KOCHI: When Kerala struggled to contain the pandemic during the second and third waves, nearly 20,000 people were hired to form the ‘Covid Brigade’. Nurses, ambulance drivers and cleaning staff were the celebrated footsoldiers back then. It was one epic battle that they fought.
As a deserving reward, these temporary recruits were promised priority in government postings. However, as people have begun to forget Covid horrors as a bad nightmare, the services of these soldiers seem to fade into oblivion.
None of the promises made has been kept, they allege. Many are, in fact, yet to receive their risk allowances. As the Nurses’Day is being celebrated, it is quite sad to note that none of them has been felicitated by the government, or given a simple certificate of appreciation.
Call of duty
During the third wave, some of the Covid Brigade members were called back to duty at the Thiruvananthapuram Medical College Hospital for temporary duty. But, after two months, they have been left jobless, says Divya G S from Pongumoodu in the capital.
She had been temporarily hired as cleaning staff during the second and third waves. Divya hoped she would be made permanent staff. Today, she sells lottery tickets at a rented petty shop to take care of her ailing husband Binu K and five-year-old daughter Dhanukrishna, who is a heart patient.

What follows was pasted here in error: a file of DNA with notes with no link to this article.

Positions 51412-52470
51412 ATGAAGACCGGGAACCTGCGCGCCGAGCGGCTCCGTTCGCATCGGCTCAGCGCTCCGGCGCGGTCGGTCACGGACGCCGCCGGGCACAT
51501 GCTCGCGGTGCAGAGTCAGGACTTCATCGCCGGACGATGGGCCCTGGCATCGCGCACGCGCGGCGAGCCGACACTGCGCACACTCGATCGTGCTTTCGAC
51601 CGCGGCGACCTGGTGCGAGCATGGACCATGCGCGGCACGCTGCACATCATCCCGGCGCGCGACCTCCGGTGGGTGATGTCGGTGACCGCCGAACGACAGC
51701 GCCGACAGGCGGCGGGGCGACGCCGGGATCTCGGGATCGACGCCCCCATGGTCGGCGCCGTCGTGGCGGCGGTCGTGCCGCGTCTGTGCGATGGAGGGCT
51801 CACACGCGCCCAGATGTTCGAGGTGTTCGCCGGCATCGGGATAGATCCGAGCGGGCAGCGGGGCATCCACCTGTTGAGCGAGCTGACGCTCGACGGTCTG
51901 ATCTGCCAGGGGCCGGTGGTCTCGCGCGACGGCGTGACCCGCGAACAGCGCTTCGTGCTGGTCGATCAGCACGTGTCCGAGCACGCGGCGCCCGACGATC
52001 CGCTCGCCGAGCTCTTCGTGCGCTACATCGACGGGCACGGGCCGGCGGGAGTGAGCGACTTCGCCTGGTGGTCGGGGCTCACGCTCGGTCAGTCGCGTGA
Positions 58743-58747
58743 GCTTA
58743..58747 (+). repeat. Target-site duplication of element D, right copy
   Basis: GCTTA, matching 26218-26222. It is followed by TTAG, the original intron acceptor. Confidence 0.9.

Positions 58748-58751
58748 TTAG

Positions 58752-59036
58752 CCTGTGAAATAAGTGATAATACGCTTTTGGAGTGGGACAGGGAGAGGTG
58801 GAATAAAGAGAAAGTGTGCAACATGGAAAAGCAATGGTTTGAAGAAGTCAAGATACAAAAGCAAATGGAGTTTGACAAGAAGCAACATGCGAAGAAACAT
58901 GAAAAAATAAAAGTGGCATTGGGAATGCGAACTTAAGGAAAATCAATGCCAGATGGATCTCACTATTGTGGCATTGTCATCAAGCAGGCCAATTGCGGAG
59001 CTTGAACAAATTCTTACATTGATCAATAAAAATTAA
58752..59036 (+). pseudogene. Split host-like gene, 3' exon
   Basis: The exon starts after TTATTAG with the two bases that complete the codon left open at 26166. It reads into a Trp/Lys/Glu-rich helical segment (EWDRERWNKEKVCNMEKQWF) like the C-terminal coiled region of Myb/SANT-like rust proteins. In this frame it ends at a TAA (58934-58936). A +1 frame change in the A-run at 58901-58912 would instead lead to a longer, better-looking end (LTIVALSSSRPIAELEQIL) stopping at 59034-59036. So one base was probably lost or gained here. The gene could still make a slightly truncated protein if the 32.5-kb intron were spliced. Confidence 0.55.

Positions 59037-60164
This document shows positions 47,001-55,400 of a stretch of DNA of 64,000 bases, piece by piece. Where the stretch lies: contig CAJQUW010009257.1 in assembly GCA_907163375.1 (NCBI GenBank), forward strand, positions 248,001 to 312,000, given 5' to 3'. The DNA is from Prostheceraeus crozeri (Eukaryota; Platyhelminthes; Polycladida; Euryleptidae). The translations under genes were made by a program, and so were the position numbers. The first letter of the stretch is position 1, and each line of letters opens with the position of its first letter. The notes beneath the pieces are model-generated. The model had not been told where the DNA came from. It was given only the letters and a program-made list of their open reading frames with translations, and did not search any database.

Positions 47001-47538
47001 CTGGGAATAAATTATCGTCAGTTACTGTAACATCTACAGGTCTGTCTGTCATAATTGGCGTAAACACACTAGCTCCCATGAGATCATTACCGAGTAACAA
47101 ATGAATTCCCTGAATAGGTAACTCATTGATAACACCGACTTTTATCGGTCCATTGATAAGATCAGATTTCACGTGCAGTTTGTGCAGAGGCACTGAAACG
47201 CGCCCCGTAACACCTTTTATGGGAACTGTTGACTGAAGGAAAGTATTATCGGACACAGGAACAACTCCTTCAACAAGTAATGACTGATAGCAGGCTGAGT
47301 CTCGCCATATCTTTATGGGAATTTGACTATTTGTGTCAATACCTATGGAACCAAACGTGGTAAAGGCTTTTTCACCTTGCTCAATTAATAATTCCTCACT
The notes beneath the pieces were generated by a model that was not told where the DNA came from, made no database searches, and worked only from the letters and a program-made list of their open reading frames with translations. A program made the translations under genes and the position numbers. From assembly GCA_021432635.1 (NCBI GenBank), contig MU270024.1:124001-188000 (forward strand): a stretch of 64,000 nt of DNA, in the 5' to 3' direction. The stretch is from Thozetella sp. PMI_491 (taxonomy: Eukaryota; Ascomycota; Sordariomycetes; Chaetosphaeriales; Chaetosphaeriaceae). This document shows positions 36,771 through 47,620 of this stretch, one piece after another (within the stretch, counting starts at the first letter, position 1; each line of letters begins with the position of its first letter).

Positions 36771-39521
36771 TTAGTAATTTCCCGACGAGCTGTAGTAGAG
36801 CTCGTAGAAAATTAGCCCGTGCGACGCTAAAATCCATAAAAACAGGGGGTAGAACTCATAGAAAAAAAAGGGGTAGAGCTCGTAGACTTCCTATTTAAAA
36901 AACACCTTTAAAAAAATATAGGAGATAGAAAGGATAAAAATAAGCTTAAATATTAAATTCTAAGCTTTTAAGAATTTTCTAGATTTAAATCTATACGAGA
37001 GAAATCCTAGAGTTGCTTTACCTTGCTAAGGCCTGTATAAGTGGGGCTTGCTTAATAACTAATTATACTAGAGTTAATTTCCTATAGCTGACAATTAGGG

“On February 3, we were called back to duty. On March 31, we were asked to leave, as the wave subsided,” says Divya. “Our risk allowance for three months is still pending. Releasing that amount, at least, would be a great help, as I have drained all my savings for my daughter’s treatment.”
Knocking on all doors
Jeena Jiji, a nursing assistant who worked with the Covid Brigade at the Ernakulam General Hospital, is better off. After the initial disillusionment, she joined a private hospital. She, too, wonders why she has not received the risk allowance yet.
“We knocked on all doors — local leaders, MLAs, personal assistant of the health minister. None of the Covid Brigade members have got postings till now,” she says.
Passing the buck
Covid Brigade coordinator Sreekkuttan Satheesh, of Thiruvananthapuram, says health officials have been silent on postings and the risk allowance. “The health minister’s office informed us that the fund had to be approved by the finance department,” he says.
However, when prodded, the health department says the Covid Brigade was run using funds from the Centre. That stopped and the department is struggling to pay the brigade members, adds an official.
It’s over to Health Minister Veena George now.
The Centre had recommended states and union territories consider giving preference to professionals
involved in Covid duty for appointments at regular government facilities. It is applicable to those who completed a minimum of 100 days in the Covid Brigade service.